1983 75 HP Evinrude Model# E75TRLCTEMotor was bogging at WOT. Checked for spark by removing lead while running. No change in idle on #1, motor almost stalls when removing #2 or #3. New plugs, no change. Changed wires, still no fire #1. Swapped ignition coils along with wiring to power pack. No change. Changed power pack, still not firing. Checked for spark by removing plug and holding with pliers while someone starts motor, no spark. Tried spraying premix into carb on #1, no change. #1 plug is wet with fuel when removed. Compression is good.One strange occurance. After swapping the powerpack with a new one, the motor would not even start. It would turn over but not start. I then tested the #1 plug wire and it was bad, it must of broke from being removed so often. When I put a new one on, the motor started right up but still no fire on #1. Strange??
Alright this is driving me crazy. Let me see if I have the ignition system theory down right. The flywheel magnets charge the charge coils, 3 on the 60-75HP models, which in turn send the voltage to the power pack which then sends the voltage to the ignition coils according to the timing. The ignition coils then amplify the charge, sending 30,000 volts to the corresponding plug for ignition. Is this correct? So in my case, does each charge coil operate one cylinder, three charge coils=three cylinders, or is the charge sent to the power pack and then split between the three cylinders? I am wondering since two cylinders are firing fine does this rule out the Charge Coil (stator plus charge coil assembly) as being the culprit.
Tried that. #1 still does not fire, others fire fine with plug, wire and coil from #1. According to the manual, I can only test the ignition components with a CD voltmeter. Why can you not use a regular voltmeter?
If you go to a radio/tv part or electronic supply store, buy a 10 ohm 10 watt ceramic resistor. You can use a regular digital volt meter for testing. The adapters that they sell for the digital meters are no more then a resistor inline on the + probe.use an aligator clip and you clip one lead of the resistor on the end of your red lead probe on your meter, then test with the other end of the resistor lead. You have to tape the bare leads real well for insulation. If you have a old test lead around, you can solder the resistor into the middle of the test lead and use it like a regular probe.That way you can read the voltage at the powerpack to ground without blowing out your meter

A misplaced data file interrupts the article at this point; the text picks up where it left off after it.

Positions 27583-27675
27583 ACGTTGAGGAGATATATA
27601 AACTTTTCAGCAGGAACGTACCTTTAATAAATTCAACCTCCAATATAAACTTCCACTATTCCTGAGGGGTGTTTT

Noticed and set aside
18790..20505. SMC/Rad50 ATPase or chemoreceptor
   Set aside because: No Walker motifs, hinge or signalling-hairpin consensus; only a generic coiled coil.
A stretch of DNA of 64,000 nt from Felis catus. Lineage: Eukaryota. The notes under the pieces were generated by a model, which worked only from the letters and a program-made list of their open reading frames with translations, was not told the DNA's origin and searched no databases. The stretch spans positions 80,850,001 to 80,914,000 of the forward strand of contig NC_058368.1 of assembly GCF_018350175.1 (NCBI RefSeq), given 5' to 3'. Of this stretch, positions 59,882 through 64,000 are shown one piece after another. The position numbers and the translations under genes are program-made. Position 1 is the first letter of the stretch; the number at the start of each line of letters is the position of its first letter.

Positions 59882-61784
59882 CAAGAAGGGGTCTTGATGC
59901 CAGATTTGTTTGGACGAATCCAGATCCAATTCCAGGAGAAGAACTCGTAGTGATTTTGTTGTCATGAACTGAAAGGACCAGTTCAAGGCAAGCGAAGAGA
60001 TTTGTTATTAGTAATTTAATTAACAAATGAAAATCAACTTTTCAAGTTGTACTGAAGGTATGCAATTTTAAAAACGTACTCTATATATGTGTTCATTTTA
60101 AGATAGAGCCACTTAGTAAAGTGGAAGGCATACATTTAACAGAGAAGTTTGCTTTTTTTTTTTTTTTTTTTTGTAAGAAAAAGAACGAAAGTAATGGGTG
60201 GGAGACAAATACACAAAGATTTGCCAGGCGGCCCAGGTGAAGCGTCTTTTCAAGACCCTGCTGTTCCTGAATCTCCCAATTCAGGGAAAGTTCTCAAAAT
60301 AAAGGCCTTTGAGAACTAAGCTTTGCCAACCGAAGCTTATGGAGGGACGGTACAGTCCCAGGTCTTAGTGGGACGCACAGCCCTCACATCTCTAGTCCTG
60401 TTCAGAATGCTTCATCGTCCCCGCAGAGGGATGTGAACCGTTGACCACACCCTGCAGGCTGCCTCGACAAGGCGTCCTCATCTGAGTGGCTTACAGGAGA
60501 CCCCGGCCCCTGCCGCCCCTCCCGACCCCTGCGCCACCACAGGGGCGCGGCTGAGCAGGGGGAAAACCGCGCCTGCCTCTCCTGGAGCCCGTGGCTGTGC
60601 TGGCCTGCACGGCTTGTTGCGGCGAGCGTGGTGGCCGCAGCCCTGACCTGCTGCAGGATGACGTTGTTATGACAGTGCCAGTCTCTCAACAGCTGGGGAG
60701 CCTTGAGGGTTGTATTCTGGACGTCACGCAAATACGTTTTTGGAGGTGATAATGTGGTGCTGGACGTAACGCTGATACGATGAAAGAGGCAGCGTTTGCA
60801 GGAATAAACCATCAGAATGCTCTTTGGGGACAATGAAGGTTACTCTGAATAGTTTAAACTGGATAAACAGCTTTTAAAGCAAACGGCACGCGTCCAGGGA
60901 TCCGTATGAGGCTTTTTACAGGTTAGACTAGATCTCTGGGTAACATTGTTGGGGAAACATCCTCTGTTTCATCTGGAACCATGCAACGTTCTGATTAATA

Johnson/Evinrude Troubleshooting Alternator Driven CD Ignitions 1978-2002 (Three Cylinder Engines ContinuedÂ…) No fire or Intermittent on One Cylinder: 1. Check the timer bases resistance from the white wire to the blue, green and purple wires. Reading should be 38-42 ohms. 2. Check the DVA output from the timer base. A reading of at least 0.5V or more from the white wire to the blue, green and purple wires (while connected to the pack) is needed to fire the pack. (need the adapter)3. Check the DVA output on the orange wires from the power pack while connected to the ignition coils. You should have a reading of at least 150V or more. If the reading is low on one cylinder, disconnect the orange wire from the ignition coil for that cylinder and reconnect it to a load resistor. Retest. If the reading is now good, the ignition coil is likely bad. A continued low reading indicates a bad power pack.
71whaler I am not trying to intrude. I wanted to subscribe to this thread. Please post your results. I am having a similiar problem on my 1972 65hp 3cyl. The problem is driving me insane. I have replaced the ignition coils(were cracked and losing spark) and power pack. Still no spark on no.2 cyl at WOT.
TR918, I finally found the problem. The timer base was bad. I ended up taking it to a local mechanic and he found that the timer base was only putting out 1 volt when it should be reading 3. If you have a manual it should explain how to test this. The only reason I didn't do it myself was that I did not have the proper voltmeter and was going away for work for a few weeks and wanted the boat done when I got back. I would advise getting a manual and following the ignition tests section. If you replaced the ignition coils and powerpack and your plugs are good then I would guess your stator or timer base but again I would do the test before replacing any more parts. Good luck.